8 Former Palaces Turned into Luxury Hotels
Live like an Indian maharaja or Chinese empress, if only for a night
While an overnight stay in a palace was once reserved for royal families and their guests, the doors to a number of historic residences have been opened to the public, thanks to their conversion into luxury hotels. Indulge in the lavish lifestyles of an Indian maharaja, an Ottoman sultan, a Chinese empress, or a Venetian doge at these eight incredibly opulent palace hotels around the world, each full of history and grandeur from royal eras past.
1. Taj Lake Palace, Udaipur, India
On Lake Pichola in Udaipur, India, a white-walled palace floats in the middle, as if a mirage. But this is Jag Niwas, the 18th-century summer home of Maharana Jagat Singh II, which was converted into the state’s first luxury hotel in the 1960s. It’s now the Taj Lake Palace, an opulent four-acre retreat with 65 rooms, 18 suites, a floating spa, and a romantic rooftop restaurant. The hotel made a famous appearance in the James Bond film Octopussy as the titular character’s lair.
2. Çiragan Palace Kempinski Istanbul
During the mid-19th century, Ottoman sultans began constructing numerous palaces across the empire, including the grand Çiragan Palace, built by Sultan Abdülâziz. Set on the banks of the Bosphorus in Istanbul, the property was converted into a luxury hotel in the 1990s and is now home to one of the most lavish hotel suites in the world, the 4,300-square-foot Sultan Suite. Guests can arrive to this exclusive property by car, private yacht, or even helicopter.
3. Villa d’Este, Lake Como, Italy
The banks of Lake Como are lined with palatial villas, but perhaps none are as sumptuous as Villa d’Este, a luxury hotel that was once a private summer home for royalty, the aristocracy, and even the clergy—it was originally built by Cardinal Tolomeo Gallio in 1563. It was converted into a grande dame hotel in 1873, offering accommodation in its historic main building, the 19th-century Queen’s Pavilion, and four private villas. There have been a few modern additions to the property, however, like its iconic floating pool.
4. Aman at Summer Palace, Beijing, China
While you might feel like royalty at any Aman property around the world, you’ll actually be staying on former royal property at Aman at Summer Palace. The hotel is tucked into a corner of the Summer Palace imperial estate, a UNESCO World Heritage Site, on the outskirts of Beijing—specifically in buildings once used by guests of the Empress Dowager Cixi in the late 19th and early 20th centuries.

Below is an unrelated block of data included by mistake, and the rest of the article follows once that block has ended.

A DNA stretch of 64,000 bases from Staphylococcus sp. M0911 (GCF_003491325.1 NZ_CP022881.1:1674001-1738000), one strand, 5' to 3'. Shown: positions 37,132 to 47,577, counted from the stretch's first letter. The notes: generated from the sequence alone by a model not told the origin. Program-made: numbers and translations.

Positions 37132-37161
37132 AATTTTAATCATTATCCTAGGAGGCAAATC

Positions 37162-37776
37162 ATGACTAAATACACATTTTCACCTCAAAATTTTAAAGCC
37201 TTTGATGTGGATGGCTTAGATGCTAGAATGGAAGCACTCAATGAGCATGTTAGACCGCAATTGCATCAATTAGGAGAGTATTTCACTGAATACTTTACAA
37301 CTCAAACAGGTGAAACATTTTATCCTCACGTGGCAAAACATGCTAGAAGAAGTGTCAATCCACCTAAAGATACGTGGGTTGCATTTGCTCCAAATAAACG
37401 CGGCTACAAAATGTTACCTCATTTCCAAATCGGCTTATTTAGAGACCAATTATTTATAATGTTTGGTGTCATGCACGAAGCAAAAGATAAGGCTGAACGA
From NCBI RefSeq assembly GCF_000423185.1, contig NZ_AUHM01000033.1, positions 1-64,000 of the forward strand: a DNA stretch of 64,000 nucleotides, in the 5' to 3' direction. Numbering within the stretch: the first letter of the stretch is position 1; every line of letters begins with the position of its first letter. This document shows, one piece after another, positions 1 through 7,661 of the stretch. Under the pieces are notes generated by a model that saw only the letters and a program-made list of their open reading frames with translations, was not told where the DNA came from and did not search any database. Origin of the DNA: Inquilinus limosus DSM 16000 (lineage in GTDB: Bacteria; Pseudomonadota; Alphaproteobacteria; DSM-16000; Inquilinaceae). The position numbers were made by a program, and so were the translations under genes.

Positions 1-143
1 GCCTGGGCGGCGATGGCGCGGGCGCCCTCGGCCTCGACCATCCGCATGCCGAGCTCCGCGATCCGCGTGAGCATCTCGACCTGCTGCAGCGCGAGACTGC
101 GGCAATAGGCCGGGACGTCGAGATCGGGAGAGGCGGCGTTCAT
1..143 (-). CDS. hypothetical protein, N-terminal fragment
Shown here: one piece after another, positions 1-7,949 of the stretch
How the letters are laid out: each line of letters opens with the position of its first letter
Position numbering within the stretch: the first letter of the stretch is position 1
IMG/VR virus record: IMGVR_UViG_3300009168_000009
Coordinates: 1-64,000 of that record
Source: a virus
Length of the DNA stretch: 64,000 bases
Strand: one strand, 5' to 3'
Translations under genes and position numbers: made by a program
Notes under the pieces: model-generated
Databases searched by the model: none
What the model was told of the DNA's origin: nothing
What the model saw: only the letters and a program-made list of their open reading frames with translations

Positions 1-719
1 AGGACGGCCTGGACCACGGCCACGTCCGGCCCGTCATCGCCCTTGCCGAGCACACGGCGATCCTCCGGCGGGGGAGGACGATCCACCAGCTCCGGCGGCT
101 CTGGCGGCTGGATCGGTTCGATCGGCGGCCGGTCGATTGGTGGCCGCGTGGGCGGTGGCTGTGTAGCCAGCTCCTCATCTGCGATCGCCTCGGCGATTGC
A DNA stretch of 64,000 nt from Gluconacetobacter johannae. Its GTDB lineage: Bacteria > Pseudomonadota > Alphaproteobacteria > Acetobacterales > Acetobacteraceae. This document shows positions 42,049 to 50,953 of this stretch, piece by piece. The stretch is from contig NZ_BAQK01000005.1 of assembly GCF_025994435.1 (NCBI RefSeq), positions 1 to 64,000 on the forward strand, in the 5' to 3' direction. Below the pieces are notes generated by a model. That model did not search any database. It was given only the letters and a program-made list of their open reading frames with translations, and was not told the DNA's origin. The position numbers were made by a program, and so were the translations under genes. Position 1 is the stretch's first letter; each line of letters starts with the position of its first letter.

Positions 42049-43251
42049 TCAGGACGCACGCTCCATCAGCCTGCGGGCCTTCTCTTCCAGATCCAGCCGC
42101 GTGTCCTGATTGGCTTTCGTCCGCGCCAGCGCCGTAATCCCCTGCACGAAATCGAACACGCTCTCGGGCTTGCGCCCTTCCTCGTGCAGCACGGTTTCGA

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5. Tivoli Palácio de Seteais, Sintra, Portugal
Known for its Moorish-inspired Romantic architecture, the Portuguese town of Sintra is home to a number of magnificent palaces, including the Palácio de Seteais. Built in the 1780s for Dutch consul Daniel Gildemeester, the neoclassical home was converted into a luxury hotel in 1955, but it still retains much of its original grandeur in its rooms, its public spaces, and its lush gardens.
6. Rambagh Palace, Jaipur, India
India has no shortage of palace hotels, thanks to a midcentury push to convert heritage properties into luxurious guest accommodations, but the Rambagh Palace is one of the finest examples among them. Originally built in 1835, the palace was a private residence (first of a queen’s favorite handmaiden, later of the maharaja of Jaipur), a royal guesthouse, and a royal hunting lodge, before becoming a 78-room hotel in 1957.
7. Gritti Palace, a Luxury Collection Hotel, Venice
One of the most revered palazzos in Venice, Gritti Palace was built in 1475 and named after its most famous owner, Andrea Gritti, a 16th-century doge of Venice. It first started taking guests in the 19th century, eventually drawing the likes of Peggy Guggenheim, Elizabeth Taylor, and Ernest Hemingway to its doors. Set on the Grand Canal, the hotel exudes quintessential Venetian glamour, thanks to a major restoration in 2013.
8. Four Seasons Hotel Lion Palace, St. Petersburg, Russia
The Lobanov-Rostovsky Palace on St. Petersburg’s St. Isaac’s Square has had many lives: It was built in 1820 for Prince Alexander Yakovlevich Lobanov-Rostovsky as his private residence, before being turned into a government office building, an academy complete with a museum and a dormitory, and finally a hotel. It’s now part of the Four Seasons portfolio and named for the white marble Medici lion sculptures at its entrance.